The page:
The Unfolding of Language
By Guy Deutscher
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You may or may not have heard of Pimp My Ride, a cult MTV makeover show in which ordinary cars are tarted up with all manner of automotive bling. Well, this is a case of 'Pimp My Thesis'. Someone, somewhere decided that Guy Deutscher's highly original study of the evolution of language needed jokes. So jokes he has supplied, in the shape of tricksy bits of typesetting, a whole chapter done as a Socratic dialogue, and many stories, anecdotes and witty remarks of the kind you find in Readers' Digest. Sadly, this material is about as funny as anthrax. Deutscher is no comedian.
But why should he be? Bill Bryson (namechecked on the jacket blurb) is funny because he's a humorist. Steven Pinker (also namechecked on the jacket blurb)is funny because he likes being funny. His account of the Sapir-Whorf Hypothesis, for instance, will have you rolling about. Deutscher can't do that, and shouldn't have been encouraged to try. What he can do, and has done, is give us a brilliant solution to a quandary that has puzzled people for many centuries. There was no need to whack readers round the head with a pig's bladder on a stick while explaining it.
But that's enough about the book's failings. It is, on the whole, extremely thought-provoking. I wouldn't say it read like a thriller, and not only because I try to avoid clichs. It's a book of comparative philology, so you wouldn't expect that. You'd expect some brow-furrowing ideas and that's what you get. And Deutscher, when he's not attempting to tickle your ribs, is very good at explaining them.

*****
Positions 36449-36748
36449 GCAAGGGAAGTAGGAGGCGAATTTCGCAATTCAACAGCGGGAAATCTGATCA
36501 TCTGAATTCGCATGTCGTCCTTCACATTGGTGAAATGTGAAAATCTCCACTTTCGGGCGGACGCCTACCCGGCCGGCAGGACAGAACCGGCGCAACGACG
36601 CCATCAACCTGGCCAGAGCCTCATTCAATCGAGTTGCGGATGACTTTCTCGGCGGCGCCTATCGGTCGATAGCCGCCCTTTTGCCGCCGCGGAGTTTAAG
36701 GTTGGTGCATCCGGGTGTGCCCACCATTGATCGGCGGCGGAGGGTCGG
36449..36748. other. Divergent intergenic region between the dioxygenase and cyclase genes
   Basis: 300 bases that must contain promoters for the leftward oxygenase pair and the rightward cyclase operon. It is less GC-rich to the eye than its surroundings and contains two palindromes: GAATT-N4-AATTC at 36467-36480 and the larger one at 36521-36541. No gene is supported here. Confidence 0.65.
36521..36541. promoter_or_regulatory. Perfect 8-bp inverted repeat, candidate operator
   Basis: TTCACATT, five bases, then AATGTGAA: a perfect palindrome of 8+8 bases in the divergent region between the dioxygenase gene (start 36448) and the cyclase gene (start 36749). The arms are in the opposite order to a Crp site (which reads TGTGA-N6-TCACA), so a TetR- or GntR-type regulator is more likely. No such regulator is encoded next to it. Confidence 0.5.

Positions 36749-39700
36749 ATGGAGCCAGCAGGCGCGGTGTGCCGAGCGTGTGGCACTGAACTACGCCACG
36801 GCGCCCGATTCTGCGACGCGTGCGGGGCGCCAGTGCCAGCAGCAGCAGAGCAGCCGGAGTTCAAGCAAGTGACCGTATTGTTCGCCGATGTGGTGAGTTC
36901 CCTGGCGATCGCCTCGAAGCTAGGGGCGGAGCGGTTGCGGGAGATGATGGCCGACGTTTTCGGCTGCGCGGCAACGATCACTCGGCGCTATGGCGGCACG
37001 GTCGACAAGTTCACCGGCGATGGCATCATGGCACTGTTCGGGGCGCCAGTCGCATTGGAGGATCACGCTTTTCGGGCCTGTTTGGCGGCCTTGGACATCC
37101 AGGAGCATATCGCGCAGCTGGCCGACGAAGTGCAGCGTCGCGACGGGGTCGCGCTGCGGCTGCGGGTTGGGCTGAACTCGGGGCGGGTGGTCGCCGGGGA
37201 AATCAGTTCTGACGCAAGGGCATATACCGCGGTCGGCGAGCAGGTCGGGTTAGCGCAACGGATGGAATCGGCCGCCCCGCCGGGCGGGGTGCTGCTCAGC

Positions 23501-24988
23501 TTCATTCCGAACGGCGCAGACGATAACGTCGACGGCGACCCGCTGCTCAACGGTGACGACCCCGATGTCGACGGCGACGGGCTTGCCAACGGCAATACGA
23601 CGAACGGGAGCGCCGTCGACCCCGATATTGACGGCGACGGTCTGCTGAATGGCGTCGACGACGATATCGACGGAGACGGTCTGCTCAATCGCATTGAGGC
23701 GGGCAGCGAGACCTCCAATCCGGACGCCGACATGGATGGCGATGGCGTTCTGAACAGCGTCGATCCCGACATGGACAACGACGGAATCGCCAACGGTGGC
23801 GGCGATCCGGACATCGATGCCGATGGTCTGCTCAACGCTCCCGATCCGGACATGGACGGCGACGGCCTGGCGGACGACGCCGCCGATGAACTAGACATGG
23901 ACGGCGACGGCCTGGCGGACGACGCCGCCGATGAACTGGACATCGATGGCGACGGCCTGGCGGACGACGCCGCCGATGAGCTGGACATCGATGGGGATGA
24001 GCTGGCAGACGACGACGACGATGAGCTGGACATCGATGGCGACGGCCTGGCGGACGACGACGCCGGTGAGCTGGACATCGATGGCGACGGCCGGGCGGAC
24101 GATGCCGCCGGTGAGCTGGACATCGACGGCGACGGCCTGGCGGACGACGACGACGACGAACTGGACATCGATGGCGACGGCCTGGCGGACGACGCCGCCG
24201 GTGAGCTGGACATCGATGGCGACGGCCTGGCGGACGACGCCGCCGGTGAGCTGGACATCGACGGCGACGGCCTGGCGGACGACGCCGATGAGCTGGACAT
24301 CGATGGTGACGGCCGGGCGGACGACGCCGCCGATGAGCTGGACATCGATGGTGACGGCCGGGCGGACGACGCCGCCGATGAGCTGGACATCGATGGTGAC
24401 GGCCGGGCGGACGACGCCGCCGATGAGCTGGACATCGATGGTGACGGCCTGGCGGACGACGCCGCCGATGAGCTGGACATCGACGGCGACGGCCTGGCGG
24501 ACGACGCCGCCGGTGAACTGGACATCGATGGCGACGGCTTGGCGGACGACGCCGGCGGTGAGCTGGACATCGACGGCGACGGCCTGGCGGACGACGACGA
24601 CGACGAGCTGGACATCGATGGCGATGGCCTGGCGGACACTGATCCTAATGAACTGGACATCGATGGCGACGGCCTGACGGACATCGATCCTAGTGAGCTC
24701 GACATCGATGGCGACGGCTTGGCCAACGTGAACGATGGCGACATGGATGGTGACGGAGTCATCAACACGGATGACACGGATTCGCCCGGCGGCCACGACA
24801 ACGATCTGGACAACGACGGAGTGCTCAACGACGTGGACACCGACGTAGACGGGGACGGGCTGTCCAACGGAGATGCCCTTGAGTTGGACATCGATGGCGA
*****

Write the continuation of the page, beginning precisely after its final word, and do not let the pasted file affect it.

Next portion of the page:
He starts with a thorough exegesis of a familiar idea. Noting the tendency of people to complain that their language is in decay, he demonstrates that such complaints are as old as recorded language itself. (Incidentally, he includes Orwell in the list of complainers, which isn't fair. Orwell wasn't talking about natural decline but deliberate or careless concealment of the truth by linguistic means.)
This idea, that all languages decay from an earlier position of regularity and complexity, turns out to be true. Classical Latin is ordered and rule- driven, whereas medieval Latin is rough and ready. …